UK-wide research will look at impact of Covid-19 on early cancer diagnosis
Researchers at Cardiff University, in partnership with the University of Surrey, have launched a UK-wide project to investigate the impact of the Covid-19 pandemic on diagnosis of cancer.
The initial message to “stay home, protect the NHS, save lives” and the suspension of cancer screening programmes sent a strong message that “cancer can wait”, said the researchers.
The 18-month research project will look at how these messages have affected people seeking medical help for early signs of cancer or for screening.
Working closely with researchers at Cancer Research UK, King’s College London and University of Surrey, the study will look at public attitudes and behaviours, exploring key issues that could lead to more cancers occurring or being diagnosed at a late stage.
These may include people dismissing any symptoms as trivial, being reluctant to consult their GP due to fear of catching coronavirus and not taking part in healthy behaviours to reduce the chances of the disease.
The project will share rapid results with NHS, public health agencies and third sector organisations to help create new and relevant public health messaging to combat the issue.
Principal investigator Professor Kate Brain, a health psychologist from Cardiff University’s School of Medicine, said: “The impact of Covid-19 on UK public attitudes towards cancer - translating into delayed referrals, missed screening and late-stage cancer diagnosis - is likely to be considerable.
“From early on in the pandemic the ‘stay home, protect the NHS, save lives’ message, along with the halting of national cancer screening programmes, sent a strong message to the public that ‘cancer can wait’.
“It’s important that we now look at how this has affected people’s attitudes and behaviours to all aspects of cancer - from putting off visiting their GP with worrying symptoms to missed screening.
“We hope our research will help to mitigate any negative effects of the pandemic on cancer attitudes and behaviour.
“Cancer cannot wait - even in the midst of a pandemic. We would urge anyone with symptoms that are causing them concern to contact their GP.”
The researchers are carrying out an online survey of at least 3,500 people over the next two months, and again in about six months time, to ask about recent symptoms, cancer screening and health behaviours during UK lockdown.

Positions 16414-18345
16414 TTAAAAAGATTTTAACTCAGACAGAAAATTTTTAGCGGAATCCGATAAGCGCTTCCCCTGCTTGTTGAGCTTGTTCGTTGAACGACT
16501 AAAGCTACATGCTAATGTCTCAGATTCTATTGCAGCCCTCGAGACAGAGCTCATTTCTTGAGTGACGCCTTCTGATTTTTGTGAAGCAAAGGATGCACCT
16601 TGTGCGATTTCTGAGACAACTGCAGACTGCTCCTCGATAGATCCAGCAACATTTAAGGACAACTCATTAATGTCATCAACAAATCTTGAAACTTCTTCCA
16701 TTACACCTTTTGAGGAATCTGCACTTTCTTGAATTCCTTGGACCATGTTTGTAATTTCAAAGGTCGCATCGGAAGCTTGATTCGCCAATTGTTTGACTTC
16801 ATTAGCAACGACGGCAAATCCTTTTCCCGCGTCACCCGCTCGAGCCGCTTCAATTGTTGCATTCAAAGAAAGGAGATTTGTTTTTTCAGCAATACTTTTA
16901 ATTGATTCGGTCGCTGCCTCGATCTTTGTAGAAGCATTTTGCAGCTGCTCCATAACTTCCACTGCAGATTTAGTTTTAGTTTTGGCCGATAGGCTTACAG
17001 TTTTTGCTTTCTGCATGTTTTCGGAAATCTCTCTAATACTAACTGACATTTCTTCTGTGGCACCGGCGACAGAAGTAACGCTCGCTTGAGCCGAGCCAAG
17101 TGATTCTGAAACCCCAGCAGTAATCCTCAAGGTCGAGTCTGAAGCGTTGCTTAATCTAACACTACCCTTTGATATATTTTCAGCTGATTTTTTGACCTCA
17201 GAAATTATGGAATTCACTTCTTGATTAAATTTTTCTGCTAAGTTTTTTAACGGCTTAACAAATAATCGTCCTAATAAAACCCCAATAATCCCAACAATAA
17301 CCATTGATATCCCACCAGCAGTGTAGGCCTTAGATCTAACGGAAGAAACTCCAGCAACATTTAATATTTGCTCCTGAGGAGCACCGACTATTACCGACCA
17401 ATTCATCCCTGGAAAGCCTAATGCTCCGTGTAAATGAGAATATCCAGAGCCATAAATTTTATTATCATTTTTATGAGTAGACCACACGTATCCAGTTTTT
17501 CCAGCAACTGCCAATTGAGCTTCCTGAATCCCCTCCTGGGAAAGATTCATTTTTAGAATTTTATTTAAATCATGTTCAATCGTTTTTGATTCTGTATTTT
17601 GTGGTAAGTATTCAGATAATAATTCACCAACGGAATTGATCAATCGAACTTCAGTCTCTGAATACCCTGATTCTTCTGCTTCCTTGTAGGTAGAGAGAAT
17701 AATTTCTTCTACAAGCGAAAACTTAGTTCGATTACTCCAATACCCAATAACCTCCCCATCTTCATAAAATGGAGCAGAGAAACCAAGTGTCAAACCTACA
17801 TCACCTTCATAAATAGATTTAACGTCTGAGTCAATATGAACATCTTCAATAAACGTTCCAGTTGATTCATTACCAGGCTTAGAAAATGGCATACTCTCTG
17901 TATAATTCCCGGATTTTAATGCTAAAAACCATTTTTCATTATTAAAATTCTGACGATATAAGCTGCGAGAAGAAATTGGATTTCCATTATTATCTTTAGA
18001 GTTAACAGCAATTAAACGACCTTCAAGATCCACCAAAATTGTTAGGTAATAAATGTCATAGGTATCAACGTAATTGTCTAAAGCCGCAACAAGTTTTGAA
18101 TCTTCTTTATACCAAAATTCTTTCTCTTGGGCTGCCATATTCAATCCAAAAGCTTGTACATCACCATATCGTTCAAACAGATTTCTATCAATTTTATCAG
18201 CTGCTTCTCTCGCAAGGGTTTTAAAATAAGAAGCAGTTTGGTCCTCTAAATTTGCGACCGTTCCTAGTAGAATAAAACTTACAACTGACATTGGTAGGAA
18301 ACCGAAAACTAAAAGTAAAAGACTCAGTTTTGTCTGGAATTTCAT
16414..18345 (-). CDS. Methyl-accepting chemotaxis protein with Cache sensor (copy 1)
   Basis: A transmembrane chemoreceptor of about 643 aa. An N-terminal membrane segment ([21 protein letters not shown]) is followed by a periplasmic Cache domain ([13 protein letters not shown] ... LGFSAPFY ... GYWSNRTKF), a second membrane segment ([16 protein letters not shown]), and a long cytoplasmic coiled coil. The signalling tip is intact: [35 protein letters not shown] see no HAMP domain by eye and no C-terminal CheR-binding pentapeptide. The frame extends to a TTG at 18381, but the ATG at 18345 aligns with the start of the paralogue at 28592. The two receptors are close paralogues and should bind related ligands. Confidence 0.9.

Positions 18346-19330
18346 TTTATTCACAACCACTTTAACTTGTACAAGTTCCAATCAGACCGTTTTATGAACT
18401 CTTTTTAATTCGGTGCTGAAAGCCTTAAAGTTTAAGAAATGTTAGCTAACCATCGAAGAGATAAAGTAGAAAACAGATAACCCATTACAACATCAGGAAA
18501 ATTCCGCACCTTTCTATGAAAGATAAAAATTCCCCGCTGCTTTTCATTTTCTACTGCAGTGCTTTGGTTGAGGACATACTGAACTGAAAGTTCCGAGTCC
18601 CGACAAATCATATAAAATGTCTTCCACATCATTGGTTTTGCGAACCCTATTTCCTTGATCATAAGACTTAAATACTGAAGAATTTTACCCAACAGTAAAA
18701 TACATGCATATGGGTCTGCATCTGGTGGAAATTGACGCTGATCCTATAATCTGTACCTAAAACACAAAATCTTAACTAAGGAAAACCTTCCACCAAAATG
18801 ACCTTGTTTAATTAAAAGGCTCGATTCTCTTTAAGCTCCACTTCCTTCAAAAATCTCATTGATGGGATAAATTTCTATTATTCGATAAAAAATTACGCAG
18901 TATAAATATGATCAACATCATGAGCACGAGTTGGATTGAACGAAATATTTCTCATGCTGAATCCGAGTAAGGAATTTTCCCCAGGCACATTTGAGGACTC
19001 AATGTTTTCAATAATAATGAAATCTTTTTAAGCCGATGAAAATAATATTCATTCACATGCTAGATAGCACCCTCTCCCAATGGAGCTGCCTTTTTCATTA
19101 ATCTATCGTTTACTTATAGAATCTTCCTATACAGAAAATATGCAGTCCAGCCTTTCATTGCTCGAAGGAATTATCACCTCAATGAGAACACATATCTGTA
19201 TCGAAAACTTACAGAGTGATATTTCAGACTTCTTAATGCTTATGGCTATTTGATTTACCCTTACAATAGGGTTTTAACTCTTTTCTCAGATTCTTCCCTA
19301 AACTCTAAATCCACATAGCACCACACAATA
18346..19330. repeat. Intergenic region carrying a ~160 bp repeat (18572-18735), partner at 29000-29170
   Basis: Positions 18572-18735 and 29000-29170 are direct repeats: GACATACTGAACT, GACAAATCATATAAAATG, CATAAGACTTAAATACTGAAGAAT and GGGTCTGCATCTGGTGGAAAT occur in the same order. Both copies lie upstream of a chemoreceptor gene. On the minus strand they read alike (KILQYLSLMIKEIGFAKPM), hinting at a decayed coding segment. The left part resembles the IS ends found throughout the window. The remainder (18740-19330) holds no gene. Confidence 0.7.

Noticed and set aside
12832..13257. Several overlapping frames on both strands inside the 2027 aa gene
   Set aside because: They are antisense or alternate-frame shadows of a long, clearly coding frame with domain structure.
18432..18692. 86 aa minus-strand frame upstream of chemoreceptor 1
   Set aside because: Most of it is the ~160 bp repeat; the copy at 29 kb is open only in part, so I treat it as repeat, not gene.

The survey will include questions around:
- The time taken to visit the GP with a range of possible cancer symptoms
- Attitudes to cancer screening
- Anxiety about seeking help in the current situation and other barriers to seeking help
- Health behaviours including smoking, alcohol, diet and physical activity
- Preferred ways of receiving public health information
They will also interview around 30 people who took part to understand their attitudes and behaviours in more detail. The survey and interviews will be repeated with the same people six months later to assess any changes in their views and information preferences.
Finally, they will link the survey data with medical records available in Wales to assess the number of GP referrals and tests for suspected cancer symptoms, whether people have taken part in cancer screening, whether people who smoke have quit, and the number and stage of new cancers diagnosed.
“Our study findings will be used to rapidly develop clear public health messages encouraging people to act on the early signs of cancer, take up cancer screening when it becomes available, and engage in healthy behaviours,” said Professor Brain.
“We believe this will help to reduce the negative impact of Covid-19 on cancer outcomes in the longer term.”
Dr Katriina Whitaker, Lead for Cancer Care at the University of Surrey, said: “The human and economic cost of Covid-19 has been immense and will stay with us all for generations, but it’s important that we understand other ways the virus has affected our communities. By getting to grips with how Covid-19 affects cancer early diagnosis and prevention behaviours, such as help-seeking and stop-smoking services, we can start thinking through life-saving mitigation strategies to ensure people receive the right help when they need it.”
Andy Glyde, public affairs manager for Cancer Research UK in Wales, said: “Official figures have shown that the number of urgent referrals for cancer tests in April in Wales dropped to around a third of their normal levels. We are extremely concerned about this, as early diagnosis followed by swift access to the most effective treatment remains as important as it’s ever been for cancer survival. We know people have been reluctant to contact their GP during lockdown.
“This research will be invaluable in our understanding of how to give people the confidence to seek help for concerning symptoms, so that we can get cancer diagnosis and treatment back on track.”
The study, which started this week, will be in adults of all different backgrounds and aged 18+ across the UK. It is funded by UK Research and Innovation.